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NEUROADVANCE Neuroscience News and Global Initiative

It’s time for the global population to reshape the way we think about our health. We so often speak of matters such as heart and cardiovascular health, respiratory health, immunity, and others, but there is simply not enough emphasis on brain health. Nations must engage and educate through neuroscience to bring forth the importance of staying up to date with neuroscience research and advancements in the field that is rapidly changing the world. Our outreach at Neuroadvance is simple: to change the world. Through feeds of neuroscience news and latest research, open public discussions, blog threads, educational videos and lectures, the study of the brain will change the lives of individuals, will change societies, and will change the world.

  • Learn: Acquire knowledge about the three pounds of matter inside our crania that control all processes.
  • Discover: Explore the vast field of neuroscience and related disciplines while discovering their endless possibilities.
  • Inspire: Use one’s own knowledge, tools and skills to inspire and develop others as individuals.
  • Discuss: Have the right to freely express one’s opinions and thoughts on topics of discussion, or create discussion to shed light on specific matters.
  • Educate: Teach to others important information that is imperative for all in moving forward as individuals and as societies.

news-paper-with-lines-md  Read articles of the latest in neuroscience news and advancements in neuroscience research.

windows-media-player-play-button-md     View educational and informative neuroscience videos and lectures.

CLIPART_OF_16433_SMJPG_2   Discuss and converse with people around the world on a variety of topics in neuroscience, sciences and medicine.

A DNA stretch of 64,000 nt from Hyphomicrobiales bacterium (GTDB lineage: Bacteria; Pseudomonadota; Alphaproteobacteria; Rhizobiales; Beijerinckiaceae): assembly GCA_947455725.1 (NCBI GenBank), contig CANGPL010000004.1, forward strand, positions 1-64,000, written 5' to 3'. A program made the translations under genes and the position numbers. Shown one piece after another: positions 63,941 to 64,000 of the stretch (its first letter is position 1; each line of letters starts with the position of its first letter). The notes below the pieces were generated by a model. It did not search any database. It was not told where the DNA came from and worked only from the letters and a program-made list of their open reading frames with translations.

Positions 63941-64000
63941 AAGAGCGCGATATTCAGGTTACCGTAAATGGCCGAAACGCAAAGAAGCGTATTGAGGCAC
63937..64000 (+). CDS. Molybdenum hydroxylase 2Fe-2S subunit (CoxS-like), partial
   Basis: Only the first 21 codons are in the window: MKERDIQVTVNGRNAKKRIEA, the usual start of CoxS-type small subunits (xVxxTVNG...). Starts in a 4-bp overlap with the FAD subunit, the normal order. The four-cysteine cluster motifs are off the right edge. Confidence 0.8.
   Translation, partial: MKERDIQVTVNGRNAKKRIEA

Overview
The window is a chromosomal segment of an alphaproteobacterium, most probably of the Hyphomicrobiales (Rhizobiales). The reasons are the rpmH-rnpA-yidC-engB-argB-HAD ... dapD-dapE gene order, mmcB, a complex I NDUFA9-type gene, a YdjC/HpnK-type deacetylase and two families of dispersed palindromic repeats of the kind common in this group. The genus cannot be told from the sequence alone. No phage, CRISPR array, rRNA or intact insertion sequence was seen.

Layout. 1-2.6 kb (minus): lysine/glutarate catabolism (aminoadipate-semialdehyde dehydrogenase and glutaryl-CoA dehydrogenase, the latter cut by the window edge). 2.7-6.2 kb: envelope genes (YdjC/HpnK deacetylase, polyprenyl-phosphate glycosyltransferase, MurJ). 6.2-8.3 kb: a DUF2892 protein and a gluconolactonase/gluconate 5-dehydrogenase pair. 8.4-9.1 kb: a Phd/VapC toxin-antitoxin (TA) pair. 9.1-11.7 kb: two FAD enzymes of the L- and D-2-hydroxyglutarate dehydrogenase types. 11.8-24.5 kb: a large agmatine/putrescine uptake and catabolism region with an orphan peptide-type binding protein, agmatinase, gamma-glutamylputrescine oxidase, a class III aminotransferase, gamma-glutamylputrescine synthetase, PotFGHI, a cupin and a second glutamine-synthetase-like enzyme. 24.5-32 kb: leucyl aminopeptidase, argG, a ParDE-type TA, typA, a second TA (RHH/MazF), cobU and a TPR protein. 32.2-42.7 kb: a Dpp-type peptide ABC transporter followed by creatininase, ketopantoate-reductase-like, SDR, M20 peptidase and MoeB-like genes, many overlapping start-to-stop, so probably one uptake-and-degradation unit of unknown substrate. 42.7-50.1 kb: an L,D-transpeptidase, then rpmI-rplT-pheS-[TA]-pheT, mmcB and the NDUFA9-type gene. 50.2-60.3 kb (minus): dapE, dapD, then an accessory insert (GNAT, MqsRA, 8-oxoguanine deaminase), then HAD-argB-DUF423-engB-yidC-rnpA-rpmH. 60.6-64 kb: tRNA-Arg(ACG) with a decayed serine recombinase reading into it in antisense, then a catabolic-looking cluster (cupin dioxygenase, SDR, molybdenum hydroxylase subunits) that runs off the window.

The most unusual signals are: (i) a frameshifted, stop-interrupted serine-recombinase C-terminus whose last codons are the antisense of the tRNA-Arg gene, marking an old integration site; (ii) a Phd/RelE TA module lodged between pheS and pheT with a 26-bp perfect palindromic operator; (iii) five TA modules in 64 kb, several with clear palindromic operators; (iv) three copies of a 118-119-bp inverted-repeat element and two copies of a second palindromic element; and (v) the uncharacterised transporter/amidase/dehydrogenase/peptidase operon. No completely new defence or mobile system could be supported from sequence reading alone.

Rather than just “neuroscience,” one may hear “the neurosciences” instead. The reference and use of “the neurosciences” is preferable, for there are many subcategories and specializations within the broad field of neuroscience. Within the neurosciences are neurobiology, neurochemistry, neurophysiology, neurology, neurosurgery, neuro-oncology,  computational neuroscience, neuropsychology, neurophysics, molecular and cellular neuroscience, neurolinguistics, neurolaw, developmental neuroscience, functional neuroscience, evolutionary neuroscience, systems neuroscience, neuroethology, neuroimmunology, educational neuroscience, neuroendocrinology, neuropharmacology, neuropsychopharmacology, psychoneuroimmunology, cognitive neuroscience, social neuroscience, behavioural neuroscience, neuropathology, neuroradiology, integrative neuroscience, affective neuroscience, clinical neuroscience, cultural neuroscience, neuroengineering, neuroimaging, neuroheuristics, neuroinformatics, and paleoneurology, to name a few… As you can see, there are a lot of specializations within the discipline of neuroscience, hence the more apt reference of “the neurosciences” rather than the broad “neuroscience.” Specificity is a wonderful thing.

The numerous specializations that are the neurosciences each constitute their own differences and similarities with other subcategories of neuroscience, as well as with other disciplines in general such as medicine, mathematics, science, and many more. It is reasonable to have so many specializations for the study of the most complex thing in the universe. Neuroscience is not traditionally a subject taught in educational systems. However, over the past decade or so, a number of universities world-wide have introduced a major program in neuroscience. They are select, indeed, but they have been introduced nonetheless. And there we are again with the whole difference between “neuroscience” and “the neurosciences.” This is predictable, however, since public education in neuroscience is still in its youth and therefore lacks that level of specificity desired for neuroscience parlance. As mentioned, only recently has neuroscience been introduced as a major program of study in universities, but in the same manner that neuroscience is evolving as a whole, it is certain that public education in neuroscience will evolve such that more of the disciplines will be taught in many more schools in the future. Further, though many categories of neuroscience are not offered as a major program, many are discussed and explored in other neuroscience and biology- and physiology-oriented programs and courses. In essence, the neurorevolution is not only prevalent in science and medicine, but it is changing the entire world in all industries and in all ways.

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“The brain is the organ of destiny. It holds within its humming mechanism secrets that will determine the future of the human race.”    – Wilder Penfield 

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